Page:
— James O’ Heare, The Dog Aggression Workbook, 3rd Edition
Dogs Sneezing When Playing
Now that we’ve taken a little look at what makes dogs sneeze and why they might be doing it during playtime, let’s do a quick recap and some important reminders to consider.
- Generally speaking, dogs sneeze as an involuntary response to protect their airway and clear out unwanted dust, bacteria and the like. If your pup is sneezing up a storm and they aren’t in the presence of other dogs, they may have gotten something stuck up their nose that they are trying to dislodge. See your vet if this is the case as you don’t want to go picking their nose for them.
- Similarly, if you notice your dog sneezing frequently after you’ve maybe come back from a long trip while they’ve been boarded at a kennel, you should schedule a visit with your vet to rule out medical issues such as bordetella, also known as kennel cough. While you’re trying to rule out whether they’ve caught something contagious, it’s best to keep them away from other dogs. If you’ve got other pups in the house, do your best to separate them as well to avoid contamination.
- Often dogs will end up sneezing during play if they are super excited to play with their furry friends and they are wrinkling their noses frequently. This in turn triggers their trigeminal nerve and thus yields to the sneeze. It’s okay to smile when they do this. It is especially cute when they are super tiny and extra cuddly.
- Your pup may be sneezing as a way to slow things down during their playtime with other dogs. After all, even dogs hit their limit for roughhousing with each other and need to catch their breath.
- And then, there may be sneezing due to irritants as dogs play and lift a lot of dust, or perhaps those nose bumps can trigger some sneezing as a reaction.
Dogs that like to curl their lips and ‘grin’ as they play often sneeze after having their nose wrinkled up for a while.”
— Debra Eldredge DVM, Kate Eldredge, Dog Tricks
The Bottom Line
It really is a fascinating thing to watch dogs communicate with subtle gestures and changes in body language during playtime to convey what they want or need to their playmates. You really wish you could speak their language sometimes just to know what it is they’re saying. But whatever they are communicating, it is a far more complicated system than we can understand. Isn’t it just fascinating to observe all the amazing little quirks in your fur baby?
So, while it may seem like dogs have some control over sneezing in this situation, it is still probably an involuntary response. Although, some people have apparently taught their dogs to sneeze on cue. I wouldn’t go making that your next party trick, though—unless you think it’s the coolest thing.
Just enjoy the cuteness when it happens during playtime! Dogs may just be pretending to sneeze if you’re teaching them to do it on cue just because you provide reinforcement. Besides, there are a lot of other cool tricks you can teach your dog that will impress your friends and make them the envy of the dog park.
Dog Sneezing Compilation
- Dog Tricks by Debra Eldredge DVM, Kate Eldredge
- Aggressive Behavior In Dogs: A Comprehensive Technical Manual for Professionals by James O’ Heare
- The Dog Aggression Workbook (3rd Ed.) by James O’ Heare
This content is accurate and true to the best of the author’s knowledge and is not meant to substitute for formal and individualized advice from a qualified professional.
© 2020 Adrienne Farricelli
Does Your Dog Sneeze During Play? Share Your Experience Below
Adrienne Farricelli (author) on September 30, 2020:
The sneeze play is surely funny to watch. My dogs often exhibited it. I asked a master dog trainer I was working with over a decade ago why dogs do this and he had no answer back then. Now we have several theories.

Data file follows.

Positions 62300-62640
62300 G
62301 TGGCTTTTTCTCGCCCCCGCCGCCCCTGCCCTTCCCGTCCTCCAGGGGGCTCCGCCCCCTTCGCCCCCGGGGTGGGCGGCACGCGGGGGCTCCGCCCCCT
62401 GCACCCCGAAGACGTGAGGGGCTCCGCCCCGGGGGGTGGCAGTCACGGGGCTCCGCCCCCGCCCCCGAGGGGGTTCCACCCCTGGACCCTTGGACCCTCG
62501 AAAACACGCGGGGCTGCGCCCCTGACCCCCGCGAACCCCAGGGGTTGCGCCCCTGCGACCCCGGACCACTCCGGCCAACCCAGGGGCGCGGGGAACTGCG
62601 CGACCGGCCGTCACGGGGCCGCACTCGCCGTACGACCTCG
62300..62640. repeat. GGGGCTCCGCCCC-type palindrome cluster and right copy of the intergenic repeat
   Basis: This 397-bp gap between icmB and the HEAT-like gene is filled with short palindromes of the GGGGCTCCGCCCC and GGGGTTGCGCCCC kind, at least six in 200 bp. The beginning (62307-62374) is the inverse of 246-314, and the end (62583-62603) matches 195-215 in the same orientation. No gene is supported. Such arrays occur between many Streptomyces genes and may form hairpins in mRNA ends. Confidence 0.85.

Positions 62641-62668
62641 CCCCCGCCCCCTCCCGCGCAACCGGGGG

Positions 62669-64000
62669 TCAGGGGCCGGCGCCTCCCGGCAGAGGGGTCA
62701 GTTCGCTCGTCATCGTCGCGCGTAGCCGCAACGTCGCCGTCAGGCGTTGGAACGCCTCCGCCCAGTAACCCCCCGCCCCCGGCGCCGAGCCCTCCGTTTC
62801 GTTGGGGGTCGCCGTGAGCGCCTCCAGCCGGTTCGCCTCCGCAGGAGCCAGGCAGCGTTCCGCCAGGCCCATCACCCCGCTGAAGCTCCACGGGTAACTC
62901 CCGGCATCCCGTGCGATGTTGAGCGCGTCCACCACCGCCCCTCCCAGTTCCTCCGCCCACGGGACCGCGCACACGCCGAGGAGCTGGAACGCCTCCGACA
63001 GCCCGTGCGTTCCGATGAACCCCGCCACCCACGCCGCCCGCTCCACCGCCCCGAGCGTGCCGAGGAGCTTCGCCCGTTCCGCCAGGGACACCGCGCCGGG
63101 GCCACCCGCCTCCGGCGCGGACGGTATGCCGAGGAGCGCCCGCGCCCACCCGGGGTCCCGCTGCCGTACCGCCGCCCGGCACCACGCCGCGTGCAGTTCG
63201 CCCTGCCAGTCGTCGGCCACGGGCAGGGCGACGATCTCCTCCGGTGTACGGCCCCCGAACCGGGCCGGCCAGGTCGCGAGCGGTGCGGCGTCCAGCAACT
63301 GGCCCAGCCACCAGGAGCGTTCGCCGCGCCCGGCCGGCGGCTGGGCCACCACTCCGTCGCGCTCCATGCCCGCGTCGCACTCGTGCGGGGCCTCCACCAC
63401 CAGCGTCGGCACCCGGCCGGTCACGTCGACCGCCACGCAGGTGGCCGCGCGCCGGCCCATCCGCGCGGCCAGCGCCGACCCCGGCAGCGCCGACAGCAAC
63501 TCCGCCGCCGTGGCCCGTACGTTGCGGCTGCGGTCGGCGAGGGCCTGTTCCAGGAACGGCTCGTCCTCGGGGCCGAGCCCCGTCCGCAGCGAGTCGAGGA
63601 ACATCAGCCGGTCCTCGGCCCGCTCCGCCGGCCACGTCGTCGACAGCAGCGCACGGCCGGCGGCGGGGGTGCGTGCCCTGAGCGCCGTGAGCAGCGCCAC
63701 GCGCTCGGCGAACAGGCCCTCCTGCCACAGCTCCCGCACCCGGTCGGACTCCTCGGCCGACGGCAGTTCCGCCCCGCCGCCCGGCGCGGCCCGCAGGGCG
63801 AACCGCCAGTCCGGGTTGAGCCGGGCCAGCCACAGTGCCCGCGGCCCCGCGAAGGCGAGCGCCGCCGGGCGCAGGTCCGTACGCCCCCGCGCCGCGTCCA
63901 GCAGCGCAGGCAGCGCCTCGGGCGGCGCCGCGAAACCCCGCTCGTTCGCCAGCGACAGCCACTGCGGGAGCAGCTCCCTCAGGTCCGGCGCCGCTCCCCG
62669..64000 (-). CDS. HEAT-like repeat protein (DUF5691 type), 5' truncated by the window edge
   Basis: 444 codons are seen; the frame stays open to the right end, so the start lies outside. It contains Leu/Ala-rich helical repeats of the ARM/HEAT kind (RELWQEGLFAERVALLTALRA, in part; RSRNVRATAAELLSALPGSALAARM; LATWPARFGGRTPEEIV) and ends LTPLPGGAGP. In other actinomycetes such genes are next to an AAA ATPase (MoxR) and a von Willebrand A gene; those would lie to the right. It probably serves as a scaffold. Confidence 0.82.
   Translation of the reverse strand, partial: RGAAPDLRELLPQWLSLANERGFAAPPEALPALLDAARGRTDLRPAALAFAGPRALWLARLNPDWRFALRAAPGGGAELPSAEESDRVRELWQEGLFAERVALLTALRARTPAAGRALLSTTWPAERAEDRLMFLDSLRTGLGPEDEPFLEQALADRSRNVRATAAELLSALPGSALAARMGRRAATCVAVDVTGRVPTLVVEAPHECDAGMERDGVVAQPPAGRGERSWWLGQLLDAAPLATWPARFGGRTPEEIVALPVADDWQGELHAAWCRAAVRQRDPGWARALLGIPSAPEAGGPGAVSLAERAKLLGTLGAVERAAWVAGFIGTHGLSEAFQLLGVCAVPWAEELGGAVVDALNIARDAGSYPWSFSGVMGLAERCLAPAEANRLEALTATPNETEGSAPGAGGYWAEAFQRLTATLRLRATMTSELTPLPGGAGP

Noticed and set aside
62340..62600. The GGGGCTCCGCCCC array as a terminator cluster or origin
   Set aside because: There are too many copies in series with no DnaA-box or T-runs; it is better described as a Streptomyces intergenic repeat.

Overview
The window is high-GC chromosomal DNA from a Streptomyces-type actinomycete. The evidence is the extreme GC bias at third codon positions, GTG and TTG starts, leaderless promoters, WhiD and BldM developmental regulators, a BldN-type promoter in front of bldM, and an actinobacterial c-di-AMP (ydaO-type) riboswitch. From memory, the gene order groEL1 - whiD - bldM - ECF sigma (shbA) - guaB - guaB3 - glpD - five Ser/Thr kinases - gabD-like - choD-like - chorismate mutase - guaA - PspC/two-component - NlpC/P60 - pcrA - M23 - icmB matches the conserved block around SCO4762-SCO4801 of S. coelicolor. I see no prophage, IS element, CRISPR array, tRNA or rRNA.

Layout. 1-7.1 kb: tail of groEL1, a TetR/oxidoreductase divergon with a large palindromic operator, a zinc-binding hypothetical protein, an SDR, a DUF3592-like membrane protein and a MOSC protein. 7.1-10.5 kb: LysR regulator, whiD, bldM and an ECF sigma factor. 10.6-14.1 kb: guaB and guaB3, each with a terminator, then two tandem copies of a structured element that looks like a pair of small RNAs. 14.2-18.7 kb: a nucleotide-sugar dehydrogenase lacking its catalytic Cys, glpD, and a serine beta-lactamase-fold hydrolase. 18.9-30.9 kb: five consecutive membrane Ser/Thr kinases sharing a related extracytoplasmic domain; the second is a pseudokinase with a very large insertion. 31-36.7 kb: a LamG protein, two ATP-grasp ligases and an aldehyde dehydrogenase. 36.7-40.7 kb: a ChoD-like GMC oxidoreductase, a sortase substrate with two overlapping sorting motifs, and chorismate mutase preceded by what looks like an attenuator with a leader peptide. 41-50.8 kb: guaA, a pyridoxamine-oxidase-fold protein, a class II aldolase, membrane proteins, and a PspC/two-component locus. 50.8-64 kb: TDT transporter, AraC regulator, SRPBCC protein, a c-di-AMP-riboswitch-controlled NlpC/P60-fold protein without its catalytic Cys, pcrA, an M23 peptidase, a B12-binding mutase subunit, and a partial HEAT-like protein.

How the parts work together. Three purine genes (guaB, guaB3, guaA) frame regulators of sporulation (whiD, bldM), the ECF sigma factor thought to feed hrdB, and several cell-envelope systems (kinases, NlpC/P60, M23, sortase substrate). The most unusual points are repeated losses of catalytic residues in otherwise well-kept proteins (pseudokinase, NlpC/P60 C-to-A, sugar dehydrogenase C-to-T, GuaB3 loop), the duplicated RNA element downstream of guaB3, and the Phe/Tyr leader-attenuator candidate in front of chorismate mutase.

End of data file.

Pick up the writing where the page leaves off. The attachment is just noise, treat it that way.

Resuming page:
Adrienne Farricelli (author) on September 01, 2020:
Heidi, interesting that your cattle dog coughs when playing other than sneezing. Dogs are surely interesting to watch and there’s so much to discover.
Adrienne Farricelli (author) on September 01, 2020:
It is surely interesting watching dogs play and those play sneezes among dogs can provide us with some interesting insights–other than our home may need a little dusting!
FlourishAnyway from USA on August 30, 2020:
Now I will have to pay closer attention to when and why this happens with my aunt’s dog.
Peggy Woods from Houston, Texas on August 30, 2020:
Reading this and remembering our dogs playing with one another brought a smile to my face. It is so much fun watching them having fun together. I never gave much thought to their sneezing, but reading this is interesting.
Heidi Thorne from Chicago Area on August 30, 2020:
I’ve seen the play sneeze. But our cattle dog girl also coughs when she’s wound up and ready to play. And then it’s game on! Plus, we’ve seen it more indoors when they’re playing on the carpeting. Thus the dust may be causing it, too.
They are such crazy critters sometimes. 🙂 Thanks for sharing the info!
Sp Greaney from Ireland on August 30, 2020:
I’ve seen dogs do this but I never though much about it. But it is so interesting to read the reasons why is does occur. I think it’s always useful to know why it occurs. Great article.
Drew Agravante from Philippines, Currently in Qatar on August 30, 2020:
Wow, I thought only dust could make my dog sneeze. Thanks for the amazing trivia. At least, I now have a nice idea of why the pup likes to sneeze when he plays with me.
Adrienne Farricelli (author) on August 30, 2020:
Hi Linda, there are various theories as to why dogs sneeze when playing, and I think the best way to have a better idea as to what may be going on is by careful observation. However, we may never really know what may going on through their heads so we can only make assumptions.
Adrienne Farricelli (author) on August 30, 2020:
Hi Devika, yes those dogs sneezes are surely powerful! It’s a good idea to stay out of the way!
Linda Crampton from British Columbia, Canada on August 29, 2020:
This is a very interesting article, Adrienne, My dogs have sneezed and do sneeze during play. I’ve always assumed that this was due to dust being disturbed, but the other ideas that you’ve raised are fascinating. Thank you for continuing to share your knowledge about dogs.
Devika Primić from Dubrovnik, Croatia on August 29, 2020:
Adrienne Farricelli You have taught me a lot about dogs. I did have two dogs on the farm where I lived twenty years ago. Whenever dogs sneezed, I stay far as possible to avoid being sprayed.
Adrienne Farricelli (author) on August 29, 2020:
Hi Pamela, dogs are very entertaining and there’s always so much to learn about them! Our dogs have always sneezed while playing and it was fun to watch. You will make a great dog owner, when you are ready.
Pamela Oglesby from Sunny Florida on August 29, 2020:
This is a good article about dogs sneezing. I don’t have a dog right now but this is good information if I do get anther one. I would like to but it just hasn’t worked out quite yet. Your articles abut dogs are excellent, Adrianna.